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People with ADHD face stigma, barriers: Senate report

Many Australians living with ADHD want better support as they navigate stigma, inadequate or expensive treatment and diagnosis services, and other issues.

More than one million Australians live with attention deficit hyperactivity disorder (ADHD), but many are plagued by misdiagnosis, insufficient treatment options and stigma, leading to Senate committee calls for the government to do more. 

ADHD is a condition that can be diagnosed by observing patterns of inattention and hyperactivity.

It can impact all areas of a person's life such as their ability to balance responsibilities, time management skills and can cause tendencies to hyper-focus on specific tasks or areas of interest.

About one in every 20 Australians live with ADHD, although some can live undiagnosed when their symptoms are hidden by supportive environments.

But societal stigma and inadequate diagnosis or treatment can lead to relationship issues, incarceration, poor academic achievement, unemployment, teenage pregnancy and a host of other mental health issues for Australians with ADHD.

Chair of the Senate inquiry, Greens senator Janet Rice, said the current situation was "grossly insufficient".

Inside the classroom, students with ADHD are labelled "lazy" or "undisciplined" and do not receive appropriate support from teachers, and in the playground, these children face bullying and social exclusion. 

Similar issues extend into adulthood when those with ADHD enter the workforce, navigate mature relationships, or interact with the justice system.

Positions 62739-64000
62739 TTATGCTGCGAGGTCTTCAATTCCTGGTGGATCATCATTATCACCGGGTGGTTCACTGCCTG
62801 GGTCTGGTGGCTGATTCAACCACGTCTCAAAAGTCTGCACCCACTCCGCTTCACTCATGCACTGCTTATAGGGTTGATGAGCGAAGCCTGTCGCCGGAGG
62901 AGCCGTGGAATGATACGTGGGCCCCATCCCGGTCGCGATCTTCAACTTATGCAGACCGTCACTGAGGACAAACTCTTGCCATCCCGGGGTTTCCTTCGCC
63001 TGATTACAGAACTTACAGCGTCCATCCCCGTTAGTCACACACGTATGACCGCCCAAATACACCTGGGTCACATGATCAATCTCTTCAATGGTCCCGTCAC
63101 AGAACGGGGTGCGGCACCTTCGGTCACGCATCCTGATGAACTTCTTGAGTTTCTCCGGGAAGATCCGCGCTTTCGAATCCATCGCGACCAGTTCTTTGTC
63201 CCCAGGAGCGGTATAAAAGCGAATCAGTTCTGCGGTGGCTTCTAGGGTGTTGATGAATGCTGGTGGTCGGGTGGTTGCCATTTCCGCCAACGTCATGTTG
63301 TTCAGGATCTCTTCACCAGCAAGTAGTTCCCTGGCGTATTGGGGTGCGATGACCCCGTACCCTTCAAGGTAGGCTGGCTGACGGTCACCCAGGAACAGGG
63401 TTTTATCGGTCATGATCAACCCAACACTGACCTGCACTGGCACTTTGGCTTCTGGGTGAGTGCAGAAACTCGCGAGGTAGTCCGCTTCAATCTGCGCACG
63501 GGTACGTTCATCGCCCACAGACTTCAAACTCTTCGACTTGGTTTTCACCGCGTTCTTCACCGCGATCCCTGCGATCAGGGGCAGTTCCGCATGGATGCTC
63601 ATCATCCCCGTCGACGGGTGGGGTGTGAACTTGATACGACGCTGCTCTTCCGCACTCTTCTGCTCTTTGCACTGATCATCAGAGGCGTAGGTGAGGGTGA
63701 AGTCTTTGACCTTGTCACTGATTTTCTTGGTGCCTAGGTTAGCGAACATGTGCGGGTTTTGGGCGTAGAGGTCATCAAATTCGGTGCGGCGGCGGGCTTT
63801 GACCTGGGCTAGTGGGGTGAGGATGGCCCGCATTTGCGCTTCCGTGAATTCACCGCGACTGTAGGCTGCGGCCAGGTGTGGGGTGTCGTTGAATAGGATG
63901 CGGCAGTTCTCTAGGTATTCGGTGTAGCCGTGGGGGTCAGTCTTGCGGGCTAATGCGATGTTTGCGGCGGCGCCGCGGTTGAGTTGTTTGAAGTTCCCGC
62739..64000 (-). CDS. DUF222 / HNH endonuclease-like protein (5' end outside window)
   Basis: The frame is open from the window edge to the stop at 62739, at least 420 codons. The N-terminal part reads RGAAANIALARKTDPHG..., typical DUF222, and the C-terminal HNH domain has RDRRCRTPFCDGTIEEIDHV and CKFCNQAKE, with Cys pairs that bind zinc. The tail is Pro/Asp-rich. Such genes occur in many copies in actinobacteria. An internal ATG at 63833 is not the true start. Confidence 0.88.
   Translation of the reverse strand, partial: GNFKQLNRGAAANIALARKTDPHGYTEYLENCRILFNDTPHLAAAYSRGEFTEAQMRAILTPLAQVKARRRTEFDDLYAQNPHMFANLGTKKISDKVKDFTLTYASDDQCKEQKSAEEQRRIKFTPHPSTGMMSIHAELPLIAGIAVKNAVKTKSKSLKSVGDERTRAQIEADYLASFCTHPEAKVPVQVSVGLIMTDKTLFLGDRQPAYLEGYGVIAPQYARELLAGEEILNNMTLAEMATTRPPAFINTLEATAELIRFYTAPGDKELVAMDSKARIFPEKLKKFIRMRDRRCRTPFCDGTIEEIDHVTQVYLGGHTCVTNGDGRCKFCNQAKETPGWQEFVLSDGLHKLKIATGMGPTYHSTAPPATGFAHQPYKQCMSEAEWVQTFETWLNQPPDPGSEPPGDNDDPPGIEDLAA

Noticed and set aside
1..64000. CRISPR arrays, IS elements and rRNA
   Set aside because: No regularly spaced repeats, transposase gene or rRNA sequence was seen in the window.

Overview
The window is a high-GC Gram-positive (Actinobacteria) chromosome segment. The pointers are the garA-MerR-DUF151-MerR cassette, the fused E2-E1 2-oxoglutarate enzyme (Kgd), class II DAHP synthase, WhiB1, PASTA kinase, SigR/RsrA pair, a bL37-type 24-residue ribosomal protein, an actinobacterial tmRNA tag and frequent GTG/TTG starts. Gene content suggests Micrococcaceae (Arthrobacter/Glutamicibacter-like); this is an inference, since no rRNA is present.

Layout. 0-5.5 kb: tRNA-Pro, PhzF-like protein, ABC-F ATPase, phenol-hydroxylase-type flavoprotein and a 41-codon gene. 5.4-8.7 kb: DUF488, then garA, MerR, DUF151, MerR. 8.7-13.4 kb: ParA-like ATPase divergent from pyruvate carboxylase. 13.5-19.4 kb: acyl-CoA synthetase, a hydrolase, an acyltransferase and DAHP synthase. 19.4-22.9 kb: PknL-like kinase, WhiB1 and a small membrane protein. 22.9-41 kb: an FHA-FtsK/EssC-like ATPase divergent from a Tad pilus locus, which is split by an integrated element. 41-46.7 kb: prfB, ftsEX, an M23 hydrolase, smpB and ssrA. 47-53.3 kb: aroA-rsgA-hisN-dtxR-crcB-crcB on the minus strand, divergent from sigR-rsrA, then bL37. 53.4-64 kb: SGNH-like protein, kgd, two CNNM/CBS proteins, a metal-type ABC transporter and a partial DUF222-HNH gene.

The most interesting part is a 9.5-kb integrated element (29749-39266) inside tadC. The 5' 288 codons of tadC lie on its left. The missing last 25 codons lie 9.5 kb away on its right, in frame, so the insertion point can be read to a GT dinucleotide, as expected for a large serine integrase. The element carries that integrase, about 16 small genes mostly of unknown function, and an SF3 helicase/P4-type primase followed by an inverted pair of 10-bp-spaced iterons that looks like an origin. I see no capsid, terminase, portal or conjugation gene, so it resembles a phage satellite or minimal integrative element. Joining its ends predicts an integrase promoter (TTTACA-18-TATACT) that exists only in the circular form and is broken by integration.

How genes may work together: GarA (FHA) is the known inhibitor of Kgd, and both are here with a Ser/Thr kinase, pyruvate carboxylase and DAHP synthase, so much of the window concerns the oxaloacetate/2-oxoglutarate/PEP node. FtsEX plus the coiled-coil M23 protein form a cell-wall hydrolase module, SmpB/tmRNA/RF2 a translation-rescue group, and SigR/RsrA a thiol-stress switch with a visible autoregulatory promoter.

First Nations people, Australians from multicultural backgrounds, LGBTQI people and women experience even more barriers when it comes to assessing and managing ADHD.

Though more than a million Australians live with ADHD, diagnosis and treatment services are severely lacking.

There are few public services available and even less in rural, regional and remote parts of Australia.

Those lucky enough to find an appropriate clinic can face long wait times and high costs as many treatments are not covered by Medicare, the Pharmaceutical Benefits Scheme or the National Insurance Disability Scheme.

There is also no guarantee the treatments on offer will help those living with ADHD with clients citing a lack of reliable information about their diagnoses, overly bureaucratic processes, stigma and other issues.

After receiving more than 700 submissions from almost 80 witnesses who have experiences with ADHD, a Senate committee has made sweeping recommendations.

It recommends the government fund and co-design a national framework for ADHD in consultation with advocacy groups and those with lived experience, while investing more in non-profit organisations.

From there governments should review services like Medicare and pharmaceutical subsidies to improve treatment, diagnosis and support options while clarifying information about the eligibility of ADHD under the NDIS. 

To address stigma and ADHD accommodations, governments could consider setting standards for neurodiversity training at schools, institutional settings and workplaces.

Further research into ADHD would also improve support, help tackle stigma and investigate the impacts of ADHD in diverse communities while exploring the co-occurrence of ADHD with other conditions.

Greens health spokesman Jordon Steele-John called the report historic.

"For the first time, it indicates a willingness by our decision-makers to address the barriers to ADHD care in this country," he said.

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